There is a great deal of energy expended trying to discover the original tarot. It is pretty well understood that as a deck of cards used in gambling and other forms of gaming the technology did not exist until around 1350 – 1450. The design of the cards and their suit structure has definite origins in the Middle East and probably made its way into Italy just prior to the Ottoman takeover of Constantinople completed in 1453.
My emphasis in this essay however is not in the early structure of the tarot cards themselves, or their prototype in Ottoman playing cards. Rather I think that one must understand that the cards themselves as an oracle are secondary to the fact that reading them is a continuation of a ancient and universal practice of divination.
The most a universal, one could say archetypal, pattern for divination is definitely astrology. It is always the most developed system of divination in world cultures that have developed histories of writing. Understanding astrology was part of the royal court system of laws that represented the cycle of nature and the cycle of society in Sumerian and later Babylonian record writing systems. Lists and lists of particular instants line up in lines a variant order.
The myths of primitive people pretty much universally include star and solar system lore as a basis of how human beings fit into the world and behave towards one another.
Maps of cities and territories were based on how the heavens were understood not only mythically but also observationally. Stonehenge for instance shows an uncanny correspondence to the nature of the heavens as observed during the time these stones were erected.
Though astrology is definitely the most elaborate, even to this day, system of divination, other styles of divination were also very much in evidence. In China the I Ching provides a systematization of an oracle that was based on recognition of patterns in the natural world. Likewise reading the spontaneous patterns from the entrails of sacrificed animals and other natural phenomena represent ways of attempting to discover patterns, especially periodic repetitions of change in the world.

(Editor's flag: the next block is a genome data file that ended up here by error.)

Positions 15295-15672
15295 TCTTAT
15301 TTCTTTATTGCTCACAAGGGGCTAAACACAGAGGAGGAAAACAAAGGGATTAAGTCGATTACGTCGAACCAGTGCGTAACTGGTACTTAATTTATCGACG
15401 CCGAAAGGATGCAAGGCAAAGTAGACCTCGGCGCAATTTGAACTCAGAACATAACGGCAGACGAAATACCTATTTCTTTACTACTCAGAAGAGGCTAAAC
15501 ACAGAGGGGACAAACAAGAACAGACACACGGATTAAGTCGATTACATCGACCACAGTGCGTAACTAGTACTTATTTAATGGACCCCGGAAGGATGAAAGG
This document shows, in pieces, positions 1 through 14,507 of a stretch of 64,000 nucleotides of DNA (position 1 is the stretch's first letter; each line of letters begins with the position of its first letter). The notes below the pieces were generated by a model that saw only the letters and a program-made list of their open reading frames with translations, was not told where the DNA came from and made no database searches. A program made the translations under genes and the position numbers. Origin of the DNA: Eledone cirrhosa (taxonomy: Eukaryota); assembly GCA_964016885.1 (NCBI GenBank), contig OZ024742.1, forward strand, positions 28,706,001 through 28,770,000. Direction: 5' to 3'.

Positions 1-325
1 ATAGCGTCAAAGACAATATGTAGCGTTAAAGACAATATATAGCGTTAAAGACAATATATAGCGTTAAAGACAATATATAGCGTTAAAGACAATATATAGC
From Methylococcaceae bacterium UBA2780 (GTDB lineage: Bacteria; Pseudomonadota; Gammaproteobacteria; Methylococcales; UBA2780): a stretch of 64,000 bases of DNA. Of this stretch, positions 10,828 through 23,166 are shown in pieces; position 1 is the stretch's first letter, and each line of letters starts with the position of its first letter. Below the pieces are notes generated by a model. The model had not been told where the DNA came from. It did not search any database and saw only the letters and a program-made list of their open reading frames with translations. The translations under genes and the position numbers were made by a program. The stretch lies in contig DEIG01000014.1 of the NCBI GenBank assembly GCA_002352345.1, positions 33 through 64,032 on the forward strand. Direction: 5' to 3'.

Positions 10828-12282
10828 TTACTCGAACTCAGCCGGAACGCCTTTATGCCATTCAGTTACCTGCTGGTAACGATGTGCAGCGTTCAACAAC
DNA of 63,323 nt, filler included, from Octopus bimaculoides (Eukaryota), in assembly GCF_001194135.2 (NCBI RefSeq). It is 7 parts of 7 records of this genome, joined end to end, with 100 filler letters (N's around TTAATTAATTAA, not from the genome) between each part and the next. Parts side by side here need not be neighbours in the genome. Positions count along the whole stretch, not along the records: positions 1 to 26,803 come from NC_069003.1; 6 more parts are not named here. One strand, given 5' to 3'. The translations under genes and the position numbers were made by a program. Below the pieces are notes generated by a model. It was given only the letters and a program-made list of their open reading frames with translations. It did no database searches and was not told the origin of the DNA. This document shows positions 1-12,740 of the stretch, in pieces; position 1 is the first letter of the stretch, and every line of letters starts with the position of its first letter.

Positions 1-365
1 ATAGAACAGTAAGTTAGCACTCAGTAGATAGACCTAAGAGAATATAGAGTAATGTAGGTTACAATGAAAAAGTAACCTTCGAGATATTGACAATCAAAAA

Here one not only has the beginning of religion as a recognition of our interdependent needing to stand within each other and the world in order to survive, but also the striving to understand science as a recognition of the patterns that hold the world together that are both visible and invisible. Here the invisible includes both the vast as the macrocosmic heavens and the miniscule as in the microcosmic infinitesimal atoms or substance that holds everything together and yet allows things to be different as living and nonliving.
Let us for a moment look deeply into what the word divination means.
To divine means to recognize the pattern of something that is not otherwise recognizable. We all exist within structures and the structures in time show us repetitions and variations that lead to semblances of predictability. Divination is grasping the sameness in the chaos of differences so that the differences do not overwhelm. Likewise divination is grasping the significance of change in the wedge work of similarities and routine.
Looking deeply into what it is we do when we divine, we can say that we are on the cusp, on the edge, looking two ways, inside and outside simultaneously. Likewise our two eyes provide depth. Whereas one eye, will see everything as flat and without the roundness of levels. Two eyes provide this sense of depth by doubling or overlapping what it sees. So it is with divining, we are seeing what is plainly seeable, and what is not yet brought into seeing.
Seeing what cannot be seen but is suggested in the seeing is the psychophysiology of divination. It is not what we use for divination, so much as it is, in how we retrain our brains to see what is otherwise not seeable.
This is called the imagination. Imagination is the mirror of perception. Likewise imagination is the mirror of misperception. How we train our imaginations as organs of valid knowledge is at the heart of divining.
For instance, in tarot, though we do pay attention to the regularities of the suit structure of the deck and the repetition of numbers and images on the cards as holding significance, what usually attracts us as tarot readers are the specific images, and the way they suggest ambiguous and multifaceted human situations. It is the image as reproduced within our imagination that both takes us away from the physical object of the card, and at the same time through careful observation the image as perceived can also reinvigorate our imagination to see otherwise than what we have thought to have seen before. One can study cards for years, and realize that there are aspects of the cards in the images that we have systematically overlooked, seen without seeing what is actually there. Noting these discrepancies and ambiguities can be one way to refresh our interpretations of cards and their meaning.
So I would never go so far as to say that the thing that is used in divination is not without significance, our tarot cards are not tabla rosas but specific images of various and ambiguous purport. It is the fact that they are images, however, that, though renewed in the perception of them, become pliable in the imagining of them as a tapestry of interconnecting significances ever unfolding in the mind of the tarot reader.
There is a genius to the beginner mind of tarot reading that is constantly shown by people new to the discipline who show ingenious ways of reading the images they see and interpret, that often open vistas of insight and understanding that the consensual meaning of the card has closed off. Many tarot readers rush to develop a general sense of what each card means and revisit that understanding when encountering the card in a reading.